"It has been noted that over the last several years some of our sons have left Saudi lands with the aim of pursuing jihad abroad in the path of God. But these young men do not have enough knowledge to distinguish between truth and falsehood, and this was one reason why they fell into the trap of suspicious elements and organizations abroad that toyed with them in the name of jihad."

Traditional Wahhabism has always stipulated obedience to the ruler, and this Wahhabi jurist was to re-assert it in the face of freelance preachers: "The men of religion are in agreement that there can be no jihad, except under the banner of wali al-amr [the monarch] and under his command. The journey abroad without his permission is a violation, and a disobedience, of the faith."
Iraq is not directly mentioned in this fatwa, but it stalks it: This is the new destination of the jihadists, and the jurist wanted to cap the volcano.

The reform of Arabia is not a courtesy owed an American leader on a quick passage, and one worried about the turmoil in the oil markets at that. It is an imperative of the realm, something owed Arabia's young people clamoring for a more "normal" world. The brave bloggers, and the women and young professionals of the realm, have taken up the cause of reform. What American power owes them is the message given them over the last few years--that they don't dwell alone.

True to the promise, and to the integrity, of his campaign against terror, Mr. Bush will not lay a wreath at the burial place of Yasser Arafat in Ramallah. This is as it should be. Little more than five years ago, Mr. Bush held out to the Palestinians the promise of statehood, and of American support for that goal, but he made that support contingent on a Palestinian break with the cult of violence. He would not grant Arafat any of the indulgence that Bill Clinton had given him for eight long years. It was the morally and strategically correct call.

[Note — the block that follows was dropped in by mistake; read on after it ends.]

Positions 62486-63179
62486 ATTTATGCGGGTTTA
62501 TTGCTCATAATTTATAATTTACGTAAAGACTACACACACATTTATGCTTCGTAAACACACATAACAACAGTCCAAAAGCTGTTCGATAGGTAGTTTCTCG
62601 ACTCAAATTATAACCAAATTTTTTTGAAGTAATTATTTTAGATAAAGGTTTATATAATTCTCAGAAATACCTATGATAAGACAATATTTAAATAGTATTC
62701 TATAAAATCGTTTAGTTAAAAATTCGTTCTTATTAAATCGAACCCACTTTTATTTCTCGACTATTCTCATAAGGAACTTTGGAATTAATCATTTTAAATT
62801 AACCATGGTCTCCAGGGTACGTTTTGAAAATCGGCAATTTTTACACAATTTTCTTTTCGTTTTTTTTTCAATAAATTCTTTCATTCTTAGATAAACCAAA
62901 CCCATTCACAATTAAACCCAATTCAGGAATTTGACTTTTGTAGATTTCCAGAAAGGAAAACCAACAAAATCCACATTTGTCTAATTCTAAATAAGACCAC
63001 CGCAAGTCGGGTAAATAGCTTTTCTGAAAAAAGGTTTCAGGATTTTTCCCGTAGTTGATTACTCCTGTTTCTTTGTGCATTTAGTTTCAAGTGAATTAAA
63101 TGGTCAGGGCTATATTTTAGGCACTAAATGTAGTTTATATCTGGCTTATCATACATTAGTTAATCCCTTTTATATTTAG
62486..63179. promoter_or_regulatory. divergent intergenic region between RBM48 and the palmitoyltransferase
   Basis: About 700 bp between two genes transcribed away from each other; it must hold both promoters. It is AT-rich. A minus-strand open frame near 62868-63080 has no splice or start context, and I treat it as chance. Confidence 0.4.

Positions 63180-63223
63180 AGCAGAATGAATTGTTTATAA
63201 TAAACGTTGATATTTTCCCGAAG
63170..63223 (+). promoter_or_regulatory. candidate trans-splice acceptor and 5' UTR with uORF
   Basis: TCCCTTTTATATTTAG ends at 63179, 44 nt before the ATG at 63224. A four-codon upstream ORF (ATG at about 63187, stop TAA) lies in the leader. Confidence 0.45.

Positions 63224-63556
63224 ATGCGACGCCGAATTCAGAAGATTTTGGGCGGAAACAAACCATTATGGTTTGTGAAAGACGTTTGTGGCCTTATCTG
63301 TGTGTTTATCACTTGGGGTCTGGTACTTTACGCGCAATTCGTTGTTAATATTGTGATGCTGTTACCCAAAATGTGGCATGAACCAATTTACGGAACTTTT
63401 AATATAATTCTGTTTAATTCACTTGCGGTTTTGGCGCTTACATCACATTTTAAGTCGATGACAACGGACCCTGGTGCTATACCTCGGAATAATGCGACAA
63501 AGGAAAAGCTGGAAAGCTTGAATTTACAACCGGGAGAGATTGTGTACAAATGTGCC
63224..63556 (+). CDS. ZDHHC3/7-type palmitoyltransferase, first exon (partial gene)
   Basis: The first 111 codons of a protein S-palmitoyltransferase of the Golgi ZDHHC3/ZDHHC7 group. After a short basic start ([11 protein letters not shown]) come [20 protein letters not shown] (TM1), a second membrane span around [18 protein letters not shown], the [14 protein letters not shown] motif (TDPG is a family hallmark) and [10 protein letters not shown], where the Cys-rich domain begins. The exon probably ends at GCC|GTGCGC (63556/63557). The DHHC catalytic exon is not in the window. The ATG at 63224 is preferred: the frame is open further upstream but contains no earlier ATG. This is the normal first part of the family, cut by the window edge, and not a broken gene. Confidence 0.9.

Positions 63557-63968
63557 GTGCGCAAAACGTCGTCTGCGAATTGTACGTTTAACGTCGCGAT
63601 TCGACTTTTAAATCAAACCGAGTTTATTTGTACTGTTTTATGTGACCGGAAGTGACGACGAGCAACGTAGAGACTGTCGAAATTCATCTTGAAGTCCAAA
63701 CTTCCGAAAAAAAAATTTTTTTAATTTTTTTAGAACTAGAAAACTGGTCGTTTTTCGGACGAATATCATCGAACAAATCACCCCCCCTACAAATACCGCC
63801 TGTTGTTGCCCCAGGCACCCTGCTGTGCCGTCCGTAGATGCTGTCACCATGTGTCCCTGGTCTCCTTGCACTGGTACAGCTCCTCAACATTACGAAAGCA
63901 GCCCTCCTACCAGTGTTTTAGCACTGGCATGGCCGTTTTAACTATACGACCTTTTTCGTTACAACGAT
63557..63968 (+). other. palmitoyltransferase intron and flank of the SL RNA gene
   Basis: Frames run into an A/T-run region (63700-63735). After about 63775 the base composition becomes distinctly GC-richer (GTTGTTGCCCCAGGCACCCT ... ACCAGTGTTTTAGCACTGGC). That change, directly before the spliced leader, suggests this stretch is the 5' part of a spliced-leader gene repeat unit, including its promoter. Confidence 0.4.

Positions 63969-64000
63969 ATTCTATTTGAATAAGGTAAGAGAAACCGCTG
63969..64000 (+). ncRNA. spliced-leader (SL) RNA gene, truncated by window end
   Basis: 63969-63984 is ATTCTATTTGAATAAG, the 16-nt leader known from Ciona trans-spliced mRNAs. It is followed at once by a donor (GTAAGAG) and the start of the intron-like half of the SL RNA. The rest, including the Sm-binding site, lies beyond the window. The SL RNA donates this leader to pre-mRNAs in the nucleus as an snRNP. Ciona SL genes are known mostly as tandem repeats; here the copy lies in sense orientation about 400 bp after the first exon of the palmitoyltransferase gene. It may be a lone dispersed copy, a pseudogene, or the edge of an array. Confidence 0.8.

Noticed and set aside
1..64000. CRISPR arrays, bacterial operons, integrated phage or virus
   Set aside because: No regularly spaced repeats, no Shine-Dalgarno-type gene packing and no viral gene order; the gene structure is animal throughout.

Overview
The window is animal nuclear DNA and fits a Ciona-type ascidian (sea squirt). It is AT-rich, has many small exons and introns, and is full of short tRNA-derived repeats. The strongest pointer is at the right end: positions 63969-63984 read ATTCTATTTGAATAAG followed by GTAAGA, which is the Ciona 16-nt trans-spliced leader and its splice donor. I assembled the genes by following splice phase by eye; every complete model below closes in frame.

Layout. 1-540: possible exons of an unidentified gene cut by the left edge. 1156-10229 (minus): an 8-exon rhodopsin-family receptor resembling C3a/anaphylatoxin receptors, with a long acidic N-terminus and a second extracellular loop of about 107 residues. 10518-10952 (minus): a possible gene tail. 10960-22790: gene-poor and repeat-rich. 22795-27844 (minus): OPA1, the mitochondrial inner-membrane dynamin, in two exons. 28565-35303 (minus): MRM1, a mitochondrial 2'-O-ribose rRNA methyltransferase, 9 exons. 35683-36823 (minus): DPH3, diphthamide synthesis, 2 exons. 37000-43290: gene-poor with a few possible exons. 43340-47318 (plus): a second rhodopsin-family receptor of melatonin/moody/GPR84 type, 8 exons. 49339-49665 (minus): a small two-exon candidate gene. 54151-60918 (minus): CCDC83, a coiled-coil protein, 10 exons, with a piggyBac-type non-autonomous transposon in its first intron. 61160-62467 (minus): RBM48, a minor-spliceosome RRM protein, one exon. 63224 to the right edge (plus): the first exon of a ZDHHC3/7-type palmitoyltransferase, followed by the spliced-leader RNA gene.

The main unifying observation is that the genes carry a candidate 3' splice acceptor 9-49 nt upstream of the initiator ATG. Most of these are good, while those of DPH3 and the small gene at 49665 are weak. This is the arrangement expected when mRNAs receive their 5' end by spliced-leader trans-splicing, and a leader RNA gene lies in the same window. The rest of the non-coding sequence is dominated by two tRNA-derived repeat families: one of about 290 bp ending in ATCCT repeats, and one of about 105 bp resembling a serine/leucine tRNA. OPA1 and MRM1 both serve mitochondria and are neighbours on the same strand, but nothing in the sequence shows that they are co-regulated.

The cult of the gun had wrecked the political life of the Palestinians. They desperately needed an accommodation with Israel, but voted, in early 2006, for Hamas.

The promise of Palestinian statehood still stood, but the force, and the ambition, of Mr. Bush's project in Iraq, and the concern over Iran's bid for power, had shifted the balance of things in the Arab world toward the Persian Gulf, and away from the Palestinians. The Palestinians had been reduced to their proper scale in the Arab constellation. It was then, and when the American position in Iraq had been repaired, that Mr. Bush picked up the question of Palestine again, perhaps as a courtesy to his secretary of state.